Before you sell a house in the UK, it is essential to carry out a thorough inspection of the property. All known defects have to be reported to potential buyers as they will determine whether the house is worth its price. While some defects may deter potential buyers, the law requires sellers and their agents to disclose such issues as this will be in the interest of the buyer. These inspections should be carried out by qualified surveyors. These surveyors should be members of the Royal Institute of Chartered Surveyors (RICS), and this now incorporates the Institute of Surveyors and Valuers. Surveyors who are part of this body have ISO 9002 certification and have professional indemnity insurance. When inspecting the property, they can uncover patent or latent defects in the property. Let’s look at these two types of defects.
What is latent defect?
Latent defects are faults in buildings that are not readily apparent. They may be caused by failures in the building design, materials, or workmanship. Such faults may go undetected for many years, even with reasonable maintenance and inspection of the property. Latent defects can also be quite hard to rectify.
These defects can occur at various stages of the construction project, including the design phase, the delivery phase, and the handover of the project. A good way of minimizing latent defects is to automate and streamline these phases of the construction project. Defect management tools and tracking software can help to identify issues in real-time. This way, they can be rectified before they affect the structure of the building.
While latent defects are not readily visible in the property, they can significantly impact the value of the home and will also affect a potential buyer’s decision to purchase the house. Since these issues can be hard to detect, they may not come with financial liability on the part of the seller. The seller is only required to disclose known defects of the house and, if this rule isn’t followed, the seller may have to pay for repairs and any legal fees.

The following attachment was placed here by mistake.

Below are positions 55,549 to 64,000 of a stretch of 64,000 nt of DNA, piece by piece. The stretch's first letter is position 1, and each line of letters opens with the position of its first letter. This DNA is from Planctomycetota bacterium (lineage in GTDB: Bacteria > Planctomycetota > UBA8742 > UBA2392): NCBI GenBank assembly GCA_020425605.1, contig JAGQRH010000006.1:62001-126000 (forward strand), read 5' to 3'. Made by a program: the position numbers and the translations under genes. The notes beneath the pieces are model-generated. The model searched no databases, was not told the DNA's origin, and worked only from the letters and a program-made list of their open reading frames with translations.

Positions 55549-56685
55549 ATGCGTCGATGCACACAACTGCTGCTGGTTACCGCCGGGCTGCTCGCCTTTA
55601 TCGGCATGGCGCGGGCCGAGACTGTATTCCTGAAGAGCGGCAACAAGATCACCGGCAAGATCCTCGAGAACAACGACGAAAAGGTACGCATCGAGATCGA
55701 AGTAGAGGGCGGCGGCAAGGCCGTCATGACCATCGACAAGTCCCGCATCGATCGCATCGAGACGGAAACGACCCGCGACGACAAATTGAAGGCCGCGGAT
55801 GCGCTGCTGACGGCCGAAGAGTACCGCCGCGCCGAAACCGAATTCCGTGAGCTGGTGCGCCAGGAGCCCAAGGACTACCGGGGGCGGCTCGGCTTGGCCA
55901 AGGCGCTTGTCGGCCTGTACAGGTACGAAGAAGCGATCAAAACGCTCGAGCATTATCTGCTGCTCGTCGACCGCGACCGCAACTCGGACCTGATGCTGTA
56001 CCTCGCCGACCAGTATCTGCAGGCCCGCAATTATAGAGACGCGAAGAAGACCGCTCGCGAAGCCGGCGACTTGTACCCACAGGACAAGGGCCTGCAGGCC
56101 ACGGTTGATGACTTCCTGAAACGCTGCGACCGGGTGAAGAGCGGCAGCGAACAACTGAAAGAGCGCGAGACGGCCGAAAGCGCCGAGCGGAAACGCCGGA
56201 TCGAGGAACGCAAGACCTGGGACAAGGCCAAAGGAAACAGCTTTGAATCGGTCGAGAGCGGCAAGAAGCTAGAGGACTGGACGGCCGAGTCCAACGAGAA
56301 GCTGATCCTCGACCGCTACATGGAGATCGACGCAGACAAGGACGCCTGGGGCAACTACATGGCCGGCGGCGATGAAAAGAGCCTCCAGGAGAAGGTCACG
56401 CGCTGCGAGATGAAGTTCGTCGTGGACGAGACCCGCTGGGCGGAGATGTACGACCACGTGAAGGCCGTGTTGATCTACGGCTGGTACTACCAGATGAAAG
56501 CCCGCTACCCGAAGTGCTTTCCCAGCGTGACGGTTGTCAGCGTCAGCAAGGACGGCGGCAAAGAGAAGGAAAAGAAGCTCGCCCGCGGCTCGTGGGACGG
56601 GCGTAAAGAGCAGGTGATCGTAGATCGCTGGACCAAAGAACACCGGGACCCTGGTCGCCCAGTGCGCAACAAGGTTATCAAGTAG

To protect yourself in the event of latent defects, you are encouraged to purchase latent defects insurance. This will help to cover the cost of the repairs or rebuilding in case structural issues are revealed after some months or years. This insurance will also help to prevent further damage to the structure. Latent defects insurance will generally cover the property for 10 to 12 years after the completion of the construction. It can also be granted to buyers of the house, as long as they buy the property within 12 years of the construction of the building.
Latent defect examples
Here are some common examples of latent defects in buildings:
• Plumbing issues such as water leakages in the basement
• Issues with the wiring of the house
• The presence of toxic materials such as asbestos and lead
• Instabilities in the foundation of the building
• Hidden termites
What is latent defect in testing?
Latent defect in testing refers to issues that arise during the diagnosis of the property. This is quite rare as most latent defects develop from the poor construction of the property or the materials used.
What is patent defect?
Patent defects are contrasted with latent defects in that they are easily identifiable. These defects should be reasonably discovered in a routine inspection of the property. Here are some examples of common patent defects:
• Cracks in the walls
• Sagging gutters
• Broken tiles or missing tiles
• Cracked swimming pool surround
• Cracked light switches
• Burn marks around the house
• Damaged woodwork
Fixing such defects will boost the value of the property and will make it easier to sell the house.
Homes can have patent and latent defects, and these can arise from poor construction or the use of the wrong materials. Patent defects are easily identifiable, even by an inexperienced individual. On the other hand, latent defects can be hard to notice. Some examples of latent defects are faulty wiring and plumbing issues. To protect yourself from financial loss in cases where you discover latent defects, you should take out latent defects insurance. This insurance is typically offered on houses that are less than 12 years old.
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